After fracking blast, Chevron offers pizza by Peter Moskowitz, February 18, 2014, Aljazeera
A Chevron well in the preparation stages for hydraulic fracturing exploded last Tuesday 50 miles south of Pittsburgh, Penn., causing a fire that lasted for four days and left one Chevron contractor unaccounted for and another one injured. The fire is now out, but Chevron’s damage control efforts may be far from over.
An image of a coupon from Chevron offering free pizza to residents near last week’s disaster was posted online Monday, prompting outrage, mockery and disbelief among activists and the Internet commentariat. They say the offer shows Chevron lacks awareness of the seriousness of its actions and indicates a larger problem of oil and gas companies buying support in communities where hydraulic fracturing…is on the rise.
The pizza isn’t the only relationship-mending effort Chevron is undertaking after the fire. The company will also donate grants ranging between $1,000 and $7,500 to fire departments that operate in Pennsylvania’s Marcellus shale region, where much of the state’s fracking takes place.
But activists say the pizza coupon is just the most outlandish of the many ways Chevron and other oil and gas companies have tried soften their image, as fracking stirs controversy over environmental and health impacts. “How arrogant and stupid do they think people are?” said Gloria Forouzan, a leader with Pittsburgh-based anti-fracking group Marcellus Protest. “What (fracking companies) are doing in terms of PR is insidious. They advertise, and they advertise heavily, and for that, (people) are basically willing to lie down and let the companies walk all over them.”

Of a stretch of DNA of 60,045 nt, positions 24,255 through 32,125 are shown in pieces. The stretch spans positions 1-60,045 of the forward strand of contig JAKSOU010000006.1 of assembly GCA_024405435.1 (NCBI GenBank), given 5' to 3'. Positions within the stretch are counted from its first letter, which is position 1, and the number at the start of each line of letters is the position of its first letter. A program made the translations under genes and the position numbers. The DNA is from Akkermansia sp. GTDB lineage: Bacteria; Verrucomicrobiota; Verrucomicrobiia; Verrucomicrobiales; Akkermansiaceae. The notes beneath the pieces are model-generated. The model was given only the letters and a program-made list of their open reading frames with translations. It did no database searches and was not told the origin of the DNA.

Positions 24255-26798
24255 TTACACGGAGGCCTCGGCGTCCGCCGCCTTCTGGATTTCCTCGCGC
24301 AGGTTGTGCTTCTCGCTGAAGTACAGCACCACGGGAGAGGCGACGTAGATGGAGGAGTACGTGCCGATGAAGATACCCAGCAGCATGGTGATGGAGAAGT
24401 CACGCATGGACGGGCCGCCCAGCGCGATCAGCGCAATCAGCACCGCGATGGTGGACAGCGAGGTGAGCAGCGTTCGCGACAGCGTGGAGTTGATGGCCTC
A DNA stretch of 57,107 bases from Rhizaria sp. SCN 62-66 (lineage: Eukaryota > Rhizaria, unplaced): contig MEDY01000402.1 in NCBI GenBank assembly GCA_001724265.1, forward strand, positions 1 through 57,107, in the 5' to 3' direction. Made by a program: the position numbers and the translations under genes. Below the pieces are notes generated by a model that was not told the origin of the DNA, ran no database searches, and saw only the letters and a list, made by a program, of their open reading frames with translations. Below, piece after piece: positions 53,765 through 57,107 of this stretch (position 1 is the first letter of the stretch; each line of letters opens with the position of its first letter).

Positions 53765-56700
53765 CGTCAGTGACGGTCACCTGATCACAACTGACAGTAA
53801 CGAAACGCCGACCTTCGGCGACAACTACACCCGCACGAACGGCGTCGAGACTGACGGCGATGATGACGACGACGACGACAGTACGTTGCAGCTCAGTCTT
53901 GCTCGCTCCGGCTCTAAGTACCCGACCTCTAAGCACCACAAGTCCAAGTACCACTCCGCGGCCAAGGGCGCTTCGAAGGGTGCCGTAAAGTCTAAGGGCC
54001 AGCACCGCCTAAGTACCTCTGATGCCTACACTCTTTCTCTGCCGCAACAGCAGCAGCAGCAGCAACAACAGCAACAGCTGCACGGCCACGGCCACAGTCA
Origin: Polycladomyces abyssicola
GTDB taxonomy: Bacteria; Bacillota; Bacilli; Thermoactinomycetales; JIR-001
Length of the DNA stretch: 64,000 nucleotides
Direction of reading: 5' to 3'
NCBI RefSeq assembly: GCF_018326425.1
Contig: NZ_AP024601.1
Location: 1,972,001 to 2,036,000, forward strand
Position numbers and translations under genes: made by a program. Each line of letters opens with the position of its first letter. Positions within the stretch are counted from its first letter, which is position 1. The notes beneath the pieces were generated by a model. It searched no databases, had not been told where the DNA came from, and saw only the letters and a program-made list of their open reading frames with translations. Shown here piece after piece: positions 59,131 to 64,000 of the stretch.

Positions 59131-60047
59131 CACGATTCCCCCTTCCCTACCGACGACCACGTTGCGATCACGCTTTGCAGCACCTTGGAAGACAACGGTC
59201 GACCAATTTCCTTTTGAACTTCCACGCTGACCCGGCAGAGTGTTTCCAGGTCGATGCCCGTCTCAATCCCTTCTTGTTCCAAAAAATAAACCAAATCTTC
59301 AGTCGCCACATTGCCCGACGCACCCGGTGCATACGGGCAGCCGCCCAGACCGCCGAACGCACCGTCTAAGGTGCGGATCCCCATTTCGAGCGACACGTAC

Regardless of Chevron’s intentions, others questioned whether the pizza coupon was the best way to convey their sympathies to the community. “With one person missing, that’s a major crisis. You don’t respond in such a meaningless way,” said Ron Smith, a public relations professor at State University of New York in Buffalo and the author of four books about public relations. “This is going to go in one of my textbooks as an example of how to screw up a crisis response.” In an emailed statement, Chevron said the company wanted to offer [an inexpensive] token of appreciation to the community. [Emphasis added]
The Chevron Guarantee: Our well won’t explode…or your pizza is free! by Will Bunch, February 17, 2014, Philadelphia Daily News
Chevron: Sorry Our Fracking Well Exploded, Here’s a Free Pizza by Ashley Feinber, February 18, 2014, gizmodo.com
Attempting to distract residents from a fracking explosion with the promise of a free meal (Special Combo only) is odd enough, but in light of how terrible this particular accident was, the offer seems downright insulting.
The Philadelphia Daily News, which first reported the letter, describes the extent of the explosion’s damage:
It was a horrific event on every level. One worker at the rig was not found and is presumed dead. The fire — which posed enormous risks to rescue workers and to the surrounding community — burned intensely for five days before it was finally extinguished. Despite reassurances, neighbors surely worried whether toxins were released in the fiery aftermath.
The Philadelphia Daily News also managed to speak directly to Bobtown Pizza, which was able to confirm that Chevron did indeed distribute about 100 of the gift certificates to homes around the area. [Emphasis added]
[Refer also to:
Chevron halts Romania shale work after using riot police to harm concerned citizens in Romania, RCMP use riot police against concerned Canadians, Mi’kmaq in New Brunswick refuse to back down, defy another court injunction